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Furnaces play an important role in keeping you and your family warm in the winter season. In a matter of minutes, they provide us rapid comfort that we all need.

At some point, you will be probably wondering how long do furnaces last and when will I need to change mine? The answer to this question comes down to basically the “age” of your furnace and how well it has been maintained.

Most furnaces typically last around 20 to 25 years and it’s not uncommon to see 30-year-old furnaces as well.  If your furnace is in a safe and working condition, there is no reason to stop using it, unless you decide to get a more efficient unit.

Why not keep a furnace for 50 years? As time goes on, new technologies arise and that includes your furnace. Quality of furnaces only gets better and if you desire a newer model, no-one can blame you for that…

Before you decide to move on to the newer model, here are some questions to ask yourself:

  1. What is the efficiency of my current furnace?
  2. What is the age of my furnace?
  3. How heavily it is used (in case you live in the northern area)?
  4. Was my furnace properly sized for my home? In case you did not know, improperly sized furnaces have a shorter lifespan.
  5. Is it damaged in any way? Any unrepairable damages?
  6. How well it is maintained? Did you follow the suggested maintenance schedule?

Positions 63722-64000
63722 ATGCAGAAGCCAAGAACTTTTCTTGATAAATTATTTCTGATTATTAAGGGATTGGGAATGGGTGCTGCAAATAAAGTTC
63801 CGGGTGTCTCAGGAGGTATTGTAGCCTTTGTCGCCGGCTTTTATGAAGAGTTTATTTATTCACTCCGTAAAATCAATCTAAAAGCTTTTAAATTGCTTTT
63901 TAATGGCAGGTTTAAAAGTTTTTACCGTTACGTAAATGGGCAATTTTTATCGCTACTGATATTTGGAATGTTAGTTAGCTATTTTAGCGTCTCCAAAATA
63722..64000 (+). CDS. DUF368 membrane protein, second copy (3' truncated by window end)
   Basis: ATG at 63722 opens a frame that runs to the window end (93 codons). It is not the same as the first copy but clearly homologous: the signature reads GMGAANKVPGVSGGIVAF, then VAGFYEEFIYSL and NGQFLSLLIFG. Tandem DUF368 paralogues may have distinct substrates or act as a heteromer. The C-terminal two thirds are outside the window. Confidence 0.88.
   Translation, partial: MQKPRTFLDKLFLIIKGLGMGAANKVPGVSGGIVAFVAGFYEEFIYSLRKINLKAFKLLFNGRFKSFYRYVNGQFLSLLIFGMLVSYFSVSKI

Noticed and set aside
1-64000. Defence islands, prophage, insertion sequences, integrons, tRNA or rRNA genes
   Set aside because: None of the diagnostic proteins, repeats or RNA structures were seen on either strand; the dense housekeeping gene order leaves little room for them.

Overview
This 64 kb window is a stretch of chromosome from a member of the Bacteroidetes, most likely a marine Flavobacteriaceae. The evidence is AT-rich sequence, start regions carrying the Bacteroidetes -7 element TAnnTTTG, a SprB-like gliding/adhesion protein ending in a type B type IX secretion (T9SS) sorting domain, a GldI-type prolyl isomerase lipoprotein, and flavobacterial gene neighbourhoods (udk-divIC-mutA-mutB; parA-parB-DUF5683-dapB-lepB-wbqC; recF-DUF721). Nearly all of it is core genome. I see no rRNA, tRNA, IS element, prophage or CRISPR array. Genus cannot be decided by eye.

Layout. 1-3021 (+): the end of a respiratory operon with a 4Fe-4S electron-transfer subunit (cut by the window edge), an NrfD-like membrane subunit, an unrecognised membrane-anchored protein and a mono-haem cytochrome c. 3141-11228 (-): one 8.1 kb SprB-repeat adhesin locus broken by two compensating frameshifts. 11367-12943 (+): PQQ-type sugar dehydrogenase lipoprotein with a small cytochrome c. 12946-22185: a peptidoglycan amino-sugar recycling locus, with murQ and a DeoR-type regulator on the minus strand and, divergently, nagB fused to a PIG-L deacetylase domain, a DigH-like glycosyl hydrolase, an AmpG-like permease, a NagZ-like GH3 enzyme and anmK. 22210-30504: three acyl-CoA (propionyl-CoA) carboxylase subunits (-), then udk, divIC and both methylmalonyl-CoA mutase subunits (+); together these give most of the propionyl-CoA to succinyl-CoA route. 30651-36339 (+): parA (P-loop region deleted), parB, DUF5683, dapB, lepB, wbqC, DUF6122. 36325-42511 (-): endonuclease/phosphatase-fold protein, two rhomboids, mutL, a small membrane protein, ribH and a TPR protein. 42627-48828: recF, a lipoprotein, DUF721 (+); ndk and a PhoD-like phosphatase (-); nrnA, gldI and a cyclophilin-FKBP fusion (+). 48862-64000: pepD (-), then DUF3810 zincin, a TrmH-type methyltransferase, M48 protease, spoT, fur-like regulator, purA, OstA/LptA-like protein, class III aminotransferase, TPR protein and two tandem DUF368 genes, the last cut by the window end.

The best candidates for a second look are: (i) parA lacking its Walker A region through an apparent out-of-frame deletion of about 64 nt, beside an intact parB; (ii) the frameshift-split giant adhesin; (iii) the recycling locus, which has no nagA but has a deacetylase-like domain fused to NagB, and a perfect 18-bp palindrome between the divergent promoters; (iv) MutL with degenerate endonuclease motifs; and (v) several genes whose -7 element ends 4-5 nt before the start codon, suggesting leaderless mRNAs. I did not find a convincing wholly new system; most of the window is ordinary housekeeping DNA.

7. When does my warranty expire?

If your furnace is still under warranty and maybe a little bit less efficient than newer models (assuming that you kept it in proper conditions and no damages are involved), it makes sense to keep your furnace at least until the warranty expires. If your furnace is really old and uses up more resources than you would like it to, maybe it’s time to start looking for a more efficient model.

The best thing about older furnaces is that they are “built to last” and their lifespan could go as long as 30-40 years with proper maintenance. On the flip side, they are less efficient and cost more to use.

Here are some hints to look for in an aging furnace that possibly needs a replacement:

  1. Is your furnace unsafe?
  2. Does your furnace have a cracked heat exchanger?
  3. Would the costs of repair be greater than purchasing a brand new one?

Here are different timeframes for furnace “life-expectancy” and if it’s age gets closer to the first number, it’s a good time to consider an upgrade:

Gas Furnace Electric Furnace Oil Furnace
15 to 20 years 20 to 30 years 25 years

Another way to determine your furnace’s lifespan is to watch for warning signs. Number one warning sign that you will probably notice:

Honey, our electric bill has gone UP this winter!

This is how you can tell if your furnace is getting more inefficient. Also, if you notice that you keep on making more repairs on it than before, it is another warning sign that your system is falling apart, and replacement may be needed soon.

Other reasons for the premature permanent breakdown of your furnace may include:

  1. Not maintained properly. If you know for a fact that you did not take good care of your furnace and did not change filters on time, you will probably need to replace it before the average timespan. The good part? It will start “letting you know” that there is a problem in advance by failing to work properly!
  2. Improper installation. This could also cause a problem in the long run and may even void your warranty if your furnace was not installed by a licensed HVAC specialist. So, be careful with that one, and if your uncle was installing it, maybe it’s a good time to give it a professional checkup.